A store of Easter eggs, which we normally keep for use in the garden on Easter Sunday, has been put away carefully and I am sure that we will be able to have a special day of celebration later in the year.
I do not have facilities for “streaming” the celebration of Mass but probably you have been able to pick it up from some of the other Churches.
I put out copies of the March edition of the magazine on the step of the Church – I am not sure when it will be possible to publish another edition. A contributor, under various pseudo-names has been hard at work preparing articles so the next edition will be a bumper number.
Prayers for all working in the health service. Special prayers please for one of my nieces who is an NHS doctor working in A and E at present, so she is very much on the front line. Prayers that she and her family will keep well.
I hope that you have managed to cope with the shopping problems and that you have been able to find the things you need. I suggest a good stand-by, which can be made in quantity, is a Shepherd’s Pie. Most people have their own version of this, but here is mine. Cook some mince with a grated carrot and a grated onion, add a handful of frozen mixed veg and season with some pepper and mixed herbs. At the same time cook the potatoes until they are soft and cream with some milk, a little butter and some more pepper. When the meat is cooked, line a pie dish and add the potatoes on top. Cook in a hot oven until the potato is crisped. A good-sized pie will last several days and can be re-heated.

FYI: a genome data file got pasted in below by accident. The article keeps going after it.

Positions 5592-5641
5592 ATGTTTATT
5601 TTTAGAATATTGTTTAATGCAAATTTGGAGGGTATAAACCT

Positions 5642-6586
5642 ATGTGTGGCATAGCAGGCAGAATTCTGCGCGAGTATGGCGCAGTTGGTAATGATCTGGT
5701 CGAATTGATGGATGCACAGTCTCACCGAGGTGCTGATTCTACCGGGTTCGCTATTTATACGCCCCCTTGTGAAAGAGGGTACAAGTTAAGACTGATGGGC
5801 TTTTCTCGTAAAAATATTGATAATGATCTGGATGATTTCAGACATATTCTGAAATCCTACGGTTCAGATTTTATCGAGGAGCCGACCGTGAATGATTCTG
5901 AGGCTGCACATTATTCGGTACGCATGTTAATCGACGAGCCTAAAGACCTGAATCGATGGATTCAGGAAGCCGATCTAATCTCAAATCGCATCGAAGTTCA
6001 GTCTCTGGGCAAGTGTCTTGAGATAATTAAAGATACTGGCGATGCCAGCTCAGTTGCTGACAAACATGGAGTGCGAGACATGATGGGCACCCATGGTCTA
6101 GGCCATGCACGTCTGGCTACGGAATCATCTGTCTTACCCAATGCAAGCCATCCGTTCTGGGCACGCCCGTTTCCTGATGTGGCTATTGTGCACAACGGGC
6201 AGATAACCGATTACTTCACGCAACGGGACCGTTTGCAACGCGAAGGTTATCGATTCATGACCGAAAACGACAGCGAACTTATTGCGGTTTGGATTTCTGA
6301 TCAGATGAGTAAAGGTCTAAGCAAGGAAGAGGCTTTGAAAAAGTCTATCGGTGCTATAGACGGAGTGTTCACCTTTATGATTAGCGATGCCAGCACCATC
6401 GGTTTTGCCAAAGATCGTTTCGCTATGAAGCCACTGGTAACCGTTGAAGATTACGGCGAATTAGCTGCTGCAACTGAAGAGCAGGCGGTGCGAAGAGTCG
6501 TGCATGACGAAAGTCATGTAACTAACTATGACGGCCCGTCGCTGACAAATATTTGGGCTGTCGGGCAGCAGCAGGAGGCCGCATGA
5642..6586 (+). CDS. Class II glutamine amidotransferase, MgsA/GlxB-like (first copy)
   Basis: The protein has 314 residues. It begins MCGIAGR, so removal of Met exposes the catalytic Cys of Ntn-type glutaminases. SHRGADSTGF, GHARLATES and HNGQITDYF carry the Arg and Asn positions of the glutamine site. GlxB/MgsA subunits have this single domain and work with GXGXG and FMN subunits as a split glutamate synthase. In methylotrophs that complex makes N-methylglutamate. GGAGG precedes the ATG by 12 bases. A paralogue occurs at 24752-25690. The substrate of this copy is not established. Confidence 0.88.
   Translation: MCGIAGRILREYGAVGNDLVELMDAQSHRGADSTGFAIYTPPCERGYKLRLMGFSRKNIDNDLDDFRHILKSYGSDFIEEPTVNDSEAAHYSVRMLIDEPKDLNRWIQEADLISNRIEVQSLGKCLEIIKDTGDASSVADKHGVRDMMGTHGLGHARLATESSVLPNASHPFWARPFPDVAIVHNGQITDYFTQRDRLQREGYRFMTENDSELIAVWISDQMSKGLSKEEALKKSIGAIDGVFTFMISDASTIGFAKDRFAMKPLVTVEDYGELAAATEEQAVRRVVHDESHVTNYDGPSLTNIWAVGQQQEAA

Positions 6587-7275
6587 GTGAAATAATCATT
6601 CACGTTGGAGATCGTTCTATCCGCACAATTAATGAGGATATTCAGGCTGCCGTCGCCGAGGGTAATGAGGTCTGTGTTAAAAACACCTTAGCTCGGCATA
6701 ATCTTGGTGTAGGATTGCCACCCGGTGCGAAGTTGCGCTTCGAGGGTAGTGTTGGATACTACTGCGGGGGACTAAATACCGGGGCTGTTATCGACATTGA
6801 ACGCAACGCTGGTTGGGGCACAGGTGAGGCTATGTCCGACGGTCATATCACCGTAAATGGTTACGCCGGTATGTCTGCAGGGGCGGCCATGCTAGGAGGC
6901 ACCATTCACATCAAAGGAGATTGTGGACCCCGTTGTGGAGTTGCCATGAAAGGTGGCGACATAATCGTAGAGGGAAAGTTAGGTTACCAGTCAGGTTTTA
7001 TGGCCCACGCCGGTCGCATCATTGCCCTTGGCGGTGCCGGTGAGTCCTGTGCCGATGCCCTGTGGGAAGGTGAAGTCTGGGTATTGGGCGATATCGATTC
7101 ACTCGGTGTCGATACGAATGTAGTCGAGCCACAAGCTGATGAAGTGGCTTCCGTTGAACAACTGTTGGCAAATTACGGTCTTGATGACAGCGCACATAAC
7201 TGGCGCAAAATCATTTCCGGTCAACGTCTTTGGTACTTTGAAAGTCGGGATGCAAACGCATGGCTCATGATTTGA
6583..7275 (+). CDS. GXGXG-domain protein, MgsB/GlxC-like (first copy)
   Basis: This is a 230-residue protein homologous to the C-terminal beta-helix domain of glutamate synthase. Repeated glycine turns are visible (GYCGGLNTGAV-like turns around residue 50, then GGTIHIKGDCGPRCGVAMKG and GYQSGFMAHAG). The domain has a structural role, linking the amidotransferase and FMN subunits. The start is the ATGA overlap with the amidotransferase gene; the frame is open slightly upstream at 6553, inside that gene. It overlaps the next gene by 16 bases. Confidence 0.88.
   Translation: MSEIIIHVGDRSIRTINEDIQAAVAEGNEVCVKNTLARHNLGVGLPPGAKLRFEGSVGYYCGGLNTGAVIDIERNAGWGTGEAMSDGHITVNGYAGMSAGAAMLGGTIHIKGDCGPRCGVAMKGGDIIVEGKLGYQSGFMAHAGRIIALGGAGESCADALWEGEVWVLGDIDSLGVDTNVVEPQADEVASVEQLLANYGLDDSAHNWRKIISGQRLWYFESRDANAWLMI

Travel is curtailed at present so that there is little opportunity to observe new developments. I am intrigued by the railway power supply system which can be seen from the bridge in Pond Road. There is a technical notice on the gate explaining it all. It seems that the power supply now covers the line between Lewisham and Eltham. There is a large aerial so that there is a possibility that in time, trains will operate with in-cab signalling rather than with the existing colour light signals. The current Networker trains were introduced in 1991 so it is probable that design work is beginning for their replacement. Suburban trains usually have a life of about 40 years with a mid-life refurbishment.